A new study by University of California, Berkeley, microbial ecologists used experimental evolution to help identify the core microbiome of commercial tomatoes. They selected for those microbial taxa that best survived on the plants and then showed that these “domesticated” microbial communities are able to effectively fend off random microbes that land on the plants. In other words, these selected communities look like a stable, healthy plant microbiome, akin to what a robust tomato plant might pass to its offspring.
In a publication appearing today in the journal Science Translational Medicine, University of California, Berkeley, and Ben-Gurion University scientists report that senile mice given one such drug had fewer signs of brain inflammation and were better able to learn new tasks, becoming almost as adept as mice half their age.
Monarch butterflies eat only milkweed, a poisonous plant that should kill them. The butterflies thrive on it, even storing milkweed toxins in their bodies as a defense against hungry birds. For decades, scientists have marveled at this adaptation. On Thursday, a team of researchers announced they had pinpointed the key evolutionary steps that led to it...
The Department of Integrative Biology (IB) at the University of California, Berkeley invite applications for a full-time tenure-track position in vertebrate physiology at the Assistant Professor level. The expected start date is July 1, 2020.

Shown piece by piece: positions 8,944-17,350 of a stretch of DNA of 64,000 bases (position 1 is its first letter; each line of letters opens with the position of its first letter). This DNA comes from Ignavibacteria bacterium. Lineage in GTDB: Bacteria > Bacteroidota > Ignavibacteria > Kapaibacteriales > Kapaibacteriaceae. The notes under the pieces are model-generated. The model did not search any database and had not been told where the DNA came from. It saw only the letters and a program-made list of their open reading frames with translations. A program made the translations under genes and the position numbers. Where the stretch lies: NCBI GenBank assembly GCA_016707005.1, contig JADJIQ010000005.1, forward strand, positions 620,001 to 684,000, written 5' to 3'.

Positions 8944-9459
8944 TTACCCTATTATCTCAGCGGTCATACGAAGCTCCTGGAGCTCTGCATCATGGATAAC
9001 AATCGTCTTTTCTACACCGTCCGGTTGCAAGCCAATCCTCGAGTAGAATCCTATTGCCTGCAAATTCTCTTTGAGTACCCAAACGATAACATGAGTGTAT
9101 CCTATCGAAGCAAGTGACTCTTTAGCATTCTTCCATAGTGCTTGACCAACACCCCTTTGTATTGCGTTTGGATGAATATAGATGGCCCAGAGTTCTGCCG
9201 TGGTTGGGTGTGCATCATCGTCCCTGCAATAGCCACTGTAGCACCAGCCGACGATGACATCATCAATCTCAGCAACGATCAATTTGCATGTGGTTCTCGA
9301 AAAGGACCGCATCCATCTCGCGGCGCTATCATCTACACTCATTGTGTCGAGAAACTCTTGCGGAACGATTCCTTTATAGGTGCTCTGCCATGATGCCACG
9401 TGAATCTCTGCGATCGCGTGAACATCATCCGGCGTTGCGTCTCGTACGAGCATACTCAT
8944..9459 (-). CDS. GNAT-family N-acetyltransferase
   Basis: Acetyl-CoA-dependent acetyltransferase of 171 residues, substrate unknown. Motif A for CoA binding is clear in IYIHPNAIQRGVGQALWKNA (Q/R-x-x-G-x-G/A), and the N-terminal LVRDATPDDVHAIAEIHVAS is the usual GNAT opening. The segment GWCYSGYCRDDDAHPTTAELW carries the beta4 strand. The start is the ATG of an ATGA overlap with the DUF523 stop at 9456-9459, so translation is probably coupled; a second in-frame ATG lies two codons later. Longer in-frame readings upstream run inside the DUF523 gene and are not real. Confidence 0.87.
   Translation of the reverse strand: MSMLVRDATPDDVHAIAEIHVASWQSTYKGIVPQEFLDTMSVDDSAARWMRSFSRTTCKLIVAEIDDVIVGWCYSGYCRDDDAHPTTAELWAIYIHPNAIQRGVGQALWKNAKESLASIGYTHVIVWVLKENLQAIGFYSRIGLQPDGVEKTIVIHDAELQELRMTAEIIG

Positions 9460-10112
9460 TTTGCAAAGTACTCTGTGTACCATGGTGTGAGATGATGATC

For many people, including women, the answer is yes, which spurred dozens of paleontologists around the world – all of them women – to glue on beards for photos now being exhibited at the Lawrence Hall of Science (LHS) at the University of California, Berkeley. The ironic message of the Bearded Lady Project is that, contrary to the persisting stereotype, you don’t have to be a man to love fieldwork and contribute to science; in fact: many field scientists are not.
New research from IB Professor Robert Full and scientists from the Department of Engineering and Tsinghua University in China have created a soft robot nearly as the cockroaches that inspired its design. At 20 to 65 milligrams, these robots are able to carry loads 6 times their weight and withstand the pressure of a 60-kilogram human step.
In the future, these robust, small-scale robots could be useful for search and rescue missions and for fitting into tight, dangerous spaces.
A new consensus statement published in Nature Reviews Microbiology raises awareness of the alarming consequences of global climate change on microbes, which have critical functions in animal and human health, agriculture, the global food web and industry.